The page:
National Amusements owned the drive-in and added the flea market towards the end of the drive-in run. The drive-in closed in 1986, but the flea market has continued on ever since. There was a short closure of the flea market when WWII shells were discovered underground in 2008.

The screens were taken down at some point after 1998 since the following article says that they were present when the article was written (http://archives.citypaper.net/articles/071698/cover.side.shtml).

Check out this site for some historic photos of the area, including two photos from the Tacony-Palmyra Drive-In: http://cglen.com/SendIns/PREV/200911/PSJ_110709.htm/

TP DI - August 1985

Tacony Palmyra Drive In – August 1985

Tacony Palmyra Drive In - August 1985

Tacony Palmyra Drive In – August 1985

Tacony-Palymra Drive-In
201 Route 73
Palmyra, NJ

Shankweiler’s Drive-In

Date of Visit: April 20, 2013

I was pumped when we decided we would take the hour and a half drive up to Orefield, PA to attend the movies at Shankweiler’s Drive-In. My adventures to visit other (open) drive-ins outside of Delsea DI were really happening!!

  • History:IMG_4306

Shankweiler‘s is the longest-running theater in America – it opened on April 15, 1934 and has been in continuous operation since. Impressive (and quite awesome) to say the least. Shankweiler’s was actually the 2nd drive-in to open in the United States, following the original Camden Drive-In in NJ (…that will be a blog in the near future). Unlike the Camden DI, however, Shankweiler’s has managed to survive!

When they first opened, Shankweiler’s used sound projected from a speaker near the screen. As inventions and technology advanced, Shankweiler’s added speaker poles and car speakers in 1948. As far as sound goes, the use of an AM station occurred in 1982, and then finally the advancement to FM frequency in 1986 (the year I was born!). FM radio is the current sound projection used by Shankweiler’s, as it seems to be with the majority of DI theaters I have researched.

I found it interesting to learn about Shankweiler’s screen… originally it was a simple sheet, stretched out. Then it was a “shadow box” or small screen. However, in 1955 a rough hurricane (I shall not speak her name!) destroyed the screen and projection booth. That same year, a new screen was built, as well as a projection booth/concession stand/restroom location. The screen and building for projections/concessions/bathrooms in 2013 is the same from 1955.  In case you didn’t figure it out, Shankweiler’s has one screen. According to drive-ins.com and a few other sites, about 300 cars is the capacity.

  • My Visit

Showtime was 8:15 pm, and we arrived at 6:39 pm (according to my camera). IMG_4279As we came to the stoplight at Rt 309 and Shankweiler Rd, the Neon Sign across the street had me fumbling with my camera for a good shot. I was bouncing in the passenger seat, anticipating the view of the entrance. As we made the left-hand turn, the back of the screen and entrance marquee was prominently in view. I mean, you can’t miss the place! We pulled over and parked right outside to get some photos – crossed the street to the neon sign, and then back over so we could enter the theater.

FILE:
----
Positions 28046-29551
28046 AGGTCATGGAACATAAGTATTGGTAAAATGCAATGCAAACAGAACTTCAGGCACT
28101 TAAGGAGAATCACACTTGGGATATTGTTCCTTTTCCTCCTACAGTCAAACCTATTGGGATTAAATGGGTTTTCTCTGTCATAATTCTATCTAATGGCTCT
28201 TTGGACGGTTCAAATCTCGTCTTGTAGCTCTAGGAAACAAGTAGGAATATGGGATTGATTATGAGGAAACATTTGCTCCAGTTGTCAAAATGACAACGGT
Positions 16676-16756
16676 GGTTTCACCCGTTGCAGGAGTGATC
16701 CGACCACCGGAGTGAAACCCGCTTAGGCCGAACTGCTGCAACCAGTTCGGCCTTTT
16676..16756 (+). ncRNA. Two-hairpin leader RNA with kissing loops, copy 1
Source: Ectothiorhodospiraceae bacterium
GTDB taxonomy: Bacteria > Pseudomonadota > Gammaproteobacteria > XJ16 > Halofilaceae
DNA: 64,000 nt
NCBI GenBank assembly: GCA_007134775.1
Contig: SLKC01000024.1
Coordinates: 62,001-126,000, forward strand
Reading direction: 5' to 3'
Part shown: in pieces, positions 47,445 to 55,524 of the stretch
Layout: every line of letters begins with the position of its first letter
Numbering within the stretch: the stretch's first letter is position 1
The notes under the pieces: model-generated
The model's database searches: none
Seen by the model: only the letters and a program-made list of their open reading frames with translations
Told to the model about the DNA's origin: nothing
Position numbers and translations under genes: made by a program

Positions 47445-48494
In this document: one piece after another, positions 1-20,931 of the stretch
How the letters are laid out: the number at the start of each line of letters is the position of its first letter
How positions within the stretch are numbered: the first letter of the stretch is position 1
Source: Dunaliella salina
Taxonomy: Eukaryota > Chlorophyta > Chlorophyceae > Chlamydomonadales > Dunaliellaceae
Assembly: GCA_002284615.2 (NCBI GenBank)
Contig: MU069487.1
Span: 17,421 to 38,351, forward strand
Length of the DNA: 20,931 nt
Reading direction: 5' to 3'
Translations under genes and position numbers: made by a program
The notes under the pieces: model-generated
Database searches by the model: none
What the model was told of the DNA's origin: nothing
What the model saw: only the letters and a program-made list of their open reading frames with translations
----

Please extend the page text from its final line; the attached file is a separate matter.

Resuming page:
Entrance Shankweiler's DI

Spot @ Shankweiler's DI

The Perfect Spot

When we pulled in, only about 3 cars were parked already. Since we are a “high vehicle” we had to park between the yellow poles. After 3 tries, we found our perfect spot. Blankets and pillows were arranged, and then I started snapping pictures.

I liked that there was gravel for driving and grass for parking, delineating the spots and allowing a bit more comfort if you chose to sit outside the car. I did see one girl jumping rope before the movies, and a couple of families setting up chairs.

Concession, Projection Booth, Restrooms

Concession, Projection Booth, Restrooms at Shankweiler’s DI

The concession stand had the basics – hot dogs, burgers, popcorn, goobers, and other candy assortments. An entrance on both sides of the building allows customers to get their food easily, regardless of their parking destination. My hot dog was perfect, the large soda was GIANT, and the popcorn was yummy.

I have to say it was VERY COLD that night. Even under sleeping bags and 2 blankets I felt the chill. Definitely not a night to sit outside, and also might be the reason for a smaller attendance rate. It was also the first weekend they were open so word might not have gotten out yet. Let’s face it, not everyone is receiving weekly newsletters or checking websites a few times a week! Regardless, it was a great night.

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I had a chance to speak with Susan, one of the owners, before the first movie. What a sweet person! According to their 70 Years pamphlet, Susan and her husband have been part of the Shankweiler establishment since 1971 and then purchased the theater in 1984. Susan shared that they have several, non-local families that visit each year.

Shankweiler’s is truly a great place to visit, enjoy a couple movies, and create your own drive-in memories. Check it out!

Google Maps

Aerial View – So neat to see it like this!

Shankweiler’s Drive-In
4540 Shankweiler Road
Orefield, PA 18069
http://www.shankweilers.com/

Some additional photos…

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When on Rt. 309, about to turn left onto Shankweiler Road – there is the sign!